For another perspective on project complexity, let’s turn to a paper entitled, Dilemmas in a General Theory of Planning, published by Rittel and Webber in 1973. The paper focuses on the characteristics of many social problems or issues – such as education, crime etc. – which can’t be solved (or even formulated!) in a conventional, scientific sense. The authors coin the term wicked problem to refer to such problems.  In contrast, problems that can be analysed and solved using known techniques are referred to as tame problems. In their paper, Rittel and Webber propose the following as defining characteristics of wicked problems:

  1. There is no definitive formulation of a wicked problem.
  2. Wicked problems have no stopping rule.
  3. Solutions to wicked problems are not true-or-false, but good or bad.
  4. There is no immediate and no ultimate test of a solution to a wicked problem.
  5. Every solution to a wicked problem is a “one-shot operation”; because there is no opportunity to learn by trial-and-error, every attempt counts significantly.
  6. Wicked problems do not have an enumerable (or an exhaustively describable) set of potential solutions, nor is there a well-described set of permissible operations that may be incorporated into the plan.
  7. Every wicked problem is essentially unique.
  8. Every wicked problem can be considered to be a symptom of another problem.
  9. The existence of a discrepancy representing a wicked problem can be explained in numerous ways. The choice of explanation determines the nature of the problem’s resolution.
  10. The planner has no right to be wrong (planners are liable for the consequences of the actions they generate).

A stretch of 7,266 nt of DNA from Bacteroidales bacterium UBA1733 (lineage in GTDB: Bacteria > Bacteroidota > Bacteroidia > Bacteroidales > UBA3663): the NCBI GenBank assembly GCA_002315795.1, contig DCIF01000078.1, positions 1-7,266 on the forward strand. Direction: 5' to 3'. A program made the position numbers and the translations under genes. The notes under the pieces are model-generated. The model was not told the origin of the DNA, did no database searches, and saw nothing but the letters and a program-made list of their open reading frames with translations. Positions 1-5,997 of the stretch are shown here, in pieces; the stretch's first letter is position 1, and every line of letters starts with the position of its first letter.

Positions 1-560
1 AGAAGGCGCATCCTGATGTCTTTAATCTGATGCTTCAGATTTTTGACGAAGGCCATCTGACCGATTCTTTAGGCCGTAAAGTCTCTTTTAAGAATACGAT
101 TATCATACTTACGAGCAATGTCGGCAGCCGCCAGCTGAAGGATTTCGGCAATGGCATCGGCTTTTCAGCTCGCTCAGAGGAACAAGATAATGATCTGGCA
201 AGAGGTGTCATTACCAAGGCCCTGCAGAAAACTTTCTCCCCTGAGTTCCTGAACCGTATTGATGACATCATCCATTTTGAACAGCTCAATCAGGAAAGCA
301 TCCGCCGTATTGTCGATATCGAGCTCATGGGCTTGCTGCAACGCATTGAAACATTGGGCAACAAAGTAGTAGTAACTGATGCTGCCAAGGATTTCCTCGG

Although these characteristics are qualitative, they are relatively unambiguous – i.e.  given a problem, we can figure out whether it is wicked or not.  Looking through the list, it is tempting to draw a link between wickedness and complexity. Although I’m out on a limb here, other writers have commented on  the similarity between complex systems and wicked problems too. 

In an article  published in 2002, Mary Poppendieck dubbed a wicked project as a project that tackles a wicked problem as though it were a tame one. I would simplify the definition to: a wicked project is one that tackles a wicked problem. Then, assuming a  connection between wickedness and complexity exists, one would have the basis for a qualitative definition of a class of complex projects. I say “a class” because even if it is true that wicked problems are complex, the converse doesn’t necessarily hold – i.e. not all complex problems are wicked.

All the above – some of which is speculation –  leaves open the question of how a project is to be deemed complex or not. This, as mentioned earlier, awaits an unambiguous definition (and measure) of project complexity. We’re a long way off from that at present.  So, at least for now, one has to be careful when labelling a project “complex” because the term has a very precise meaning in the social and natural sciences.  Given this, it may be best to refer to so-called complex projects by other adjectives such as complicated, difficulthardintricateconvoluted or  even labyrinthine. Any synonymous term would get the point across, whilst sparing the project management community a whole lot of confusion.

Written by K

July 2, 2008 at 9:40 pm

Posted in Project Management

A short note on project complexity

with 2 comments